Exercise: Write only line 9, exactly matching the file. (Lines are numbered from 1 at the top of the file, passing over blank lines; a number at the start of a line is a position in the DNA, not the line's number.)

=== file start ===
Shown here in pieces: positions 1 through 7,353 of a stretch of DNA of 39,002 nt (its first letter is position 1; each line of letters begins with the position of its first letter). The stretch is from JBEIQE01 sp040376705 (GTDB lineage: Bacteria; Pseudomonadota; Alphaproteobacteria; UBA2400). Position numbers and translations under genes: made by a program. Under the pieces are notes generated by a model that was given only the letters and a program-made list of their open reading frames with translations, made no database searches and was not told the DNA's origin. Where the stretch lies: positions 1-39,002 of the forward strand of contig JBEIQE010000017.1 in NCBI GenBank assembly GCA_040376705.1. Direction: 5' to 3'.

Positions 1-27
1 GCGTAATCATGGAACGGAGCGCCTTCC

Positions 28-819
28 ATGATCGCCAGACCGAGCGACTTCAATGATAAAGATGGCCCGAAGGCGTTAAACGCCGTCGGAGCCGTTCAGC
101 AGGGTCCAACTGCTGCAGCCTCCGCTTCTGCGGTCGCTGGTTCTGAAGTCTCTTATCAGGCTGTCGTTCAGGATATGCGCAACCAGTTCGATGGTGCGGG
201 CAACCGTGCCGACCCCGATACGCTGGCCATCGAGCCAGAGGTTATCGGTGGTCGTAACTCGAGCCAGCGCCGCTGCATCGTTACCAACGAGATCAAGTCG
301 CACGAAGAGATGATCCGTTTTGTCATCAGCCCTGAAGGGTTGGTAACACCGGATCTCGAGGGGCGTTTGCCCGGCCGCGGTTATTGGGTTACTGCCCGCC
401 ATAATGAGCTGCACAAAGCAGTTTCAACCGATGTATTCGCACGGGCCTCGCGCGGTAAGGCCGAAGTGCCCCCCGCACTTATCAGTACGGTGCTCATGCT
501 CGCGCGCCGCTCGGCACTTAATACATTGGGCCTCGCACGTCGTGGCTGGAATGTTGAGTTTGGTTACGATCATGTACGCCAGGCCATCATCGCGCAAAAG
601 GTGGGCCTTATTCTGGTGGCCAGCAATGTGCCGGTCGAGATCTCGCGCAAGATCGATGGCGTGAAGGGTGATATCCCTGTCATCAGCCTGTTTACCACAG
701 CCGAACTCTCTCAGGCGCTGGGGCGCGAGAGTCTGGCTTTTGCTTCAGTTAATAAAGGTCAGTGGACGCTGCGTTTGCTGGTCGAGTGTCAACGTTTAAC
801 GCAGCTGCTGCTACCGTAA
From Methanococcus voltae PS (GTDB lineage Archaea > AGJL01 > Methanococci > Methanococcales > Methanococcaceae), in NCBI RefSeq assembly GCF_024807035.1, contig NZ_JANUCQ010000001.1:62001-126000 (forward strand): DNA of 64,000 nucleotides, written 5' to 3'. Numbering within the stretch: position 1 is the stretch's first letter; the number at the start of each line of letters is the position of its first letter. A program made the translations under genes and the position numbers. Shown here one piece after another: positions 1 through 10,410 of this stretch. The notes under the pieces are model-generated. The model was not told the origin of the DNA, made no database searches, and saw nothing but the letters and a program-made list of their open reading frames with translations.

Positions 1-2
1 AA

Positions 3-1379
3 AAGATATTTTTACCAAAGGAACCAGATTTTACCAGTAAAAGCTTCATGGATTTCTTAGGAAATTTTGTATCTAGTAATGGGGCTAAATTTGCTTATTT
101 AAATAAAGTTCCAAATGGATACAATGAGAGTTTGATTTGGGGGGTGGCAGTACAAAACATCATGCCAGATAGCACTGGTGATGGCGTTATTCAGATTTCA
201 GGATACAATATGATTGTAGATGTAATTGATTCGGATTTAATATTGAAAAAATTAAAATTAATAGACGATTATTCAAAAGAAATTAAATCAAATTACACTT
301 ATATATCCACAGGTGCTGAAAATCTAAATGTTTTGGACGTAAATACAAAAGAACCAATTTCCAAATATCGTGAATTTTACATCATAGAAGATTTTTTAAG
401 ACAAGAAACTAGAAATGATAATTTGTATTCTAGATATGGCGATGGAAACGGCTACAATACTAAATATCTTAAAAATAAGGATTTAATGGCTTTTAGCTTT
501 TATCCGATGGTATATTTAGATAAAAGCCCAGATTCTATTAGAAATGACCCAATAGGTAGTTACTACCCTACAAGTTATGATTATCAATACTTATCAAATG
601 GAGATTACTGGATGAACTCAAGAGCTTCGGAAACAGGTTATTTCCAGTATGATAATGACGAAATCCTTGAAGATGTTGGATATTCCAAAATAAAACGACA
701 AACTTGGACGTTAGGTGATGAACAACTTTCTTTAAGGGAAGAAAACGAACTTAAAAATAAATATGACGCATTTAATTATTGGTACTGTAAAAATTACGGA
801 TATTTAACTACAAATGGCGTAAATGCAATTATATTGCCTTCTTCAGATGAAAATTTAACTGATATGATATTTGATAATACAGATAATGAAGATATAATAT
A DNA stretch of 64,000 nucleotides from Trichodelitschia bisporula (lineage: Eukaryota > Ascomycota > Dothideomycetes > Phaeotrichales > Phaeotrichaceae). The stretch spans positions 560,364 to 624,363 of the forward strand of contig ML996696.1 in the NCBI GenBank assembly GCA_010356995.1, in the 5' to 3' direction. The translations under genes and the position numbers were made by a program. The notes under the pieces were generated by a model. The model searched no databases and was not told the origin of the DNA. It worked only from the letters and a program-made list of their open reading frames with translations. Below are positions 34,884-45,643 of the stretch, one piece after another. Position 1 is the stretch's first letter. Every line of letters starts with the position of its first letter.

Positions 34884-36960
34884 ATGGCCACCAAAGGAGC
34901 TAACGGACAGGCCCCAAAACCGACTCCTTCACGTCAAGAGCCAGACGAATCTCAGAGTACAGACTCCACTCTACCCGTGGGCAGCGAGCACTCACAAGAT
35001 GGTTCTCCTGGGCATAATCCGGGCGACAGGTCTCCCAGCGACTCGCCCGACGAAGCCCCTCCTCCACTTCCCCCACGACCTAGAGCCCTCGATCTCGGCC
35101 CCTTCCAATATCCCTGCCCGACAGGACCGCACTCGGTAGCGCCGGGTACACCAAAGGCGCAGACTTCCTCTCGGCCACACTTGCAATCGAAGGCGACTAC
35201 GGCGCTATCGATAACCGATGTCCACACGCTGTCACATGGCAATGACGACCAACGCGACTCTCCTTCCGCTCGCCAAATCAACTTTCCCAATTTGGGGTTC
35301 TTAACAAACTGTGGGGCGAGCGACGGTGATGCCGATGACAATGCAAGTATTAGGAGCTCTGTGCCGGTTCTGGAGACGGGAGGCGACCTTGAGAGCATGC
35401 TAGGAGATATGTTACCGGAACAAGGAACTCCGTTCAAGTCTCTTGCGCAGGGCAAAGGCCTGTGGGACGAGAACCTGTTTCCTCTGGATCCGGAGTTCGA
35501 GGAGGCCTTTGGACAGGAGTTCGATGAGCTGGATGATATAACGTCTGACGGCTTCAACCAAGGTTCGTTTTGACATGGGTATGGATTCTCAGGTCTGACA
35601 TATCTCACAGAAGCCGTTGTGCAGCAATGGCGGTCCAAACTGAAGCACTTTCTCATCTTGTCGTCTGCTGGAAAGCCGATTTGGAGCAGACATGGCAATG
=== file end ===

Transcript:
401 ATAATGAGCTGCACAAAGCAGTTTCAACCGATGTATTCGCACGGGCCTCGCGCGGTAAGGCCGAAGTGCCCCCCGCACTTATCAGTACGGTGCTCATGCT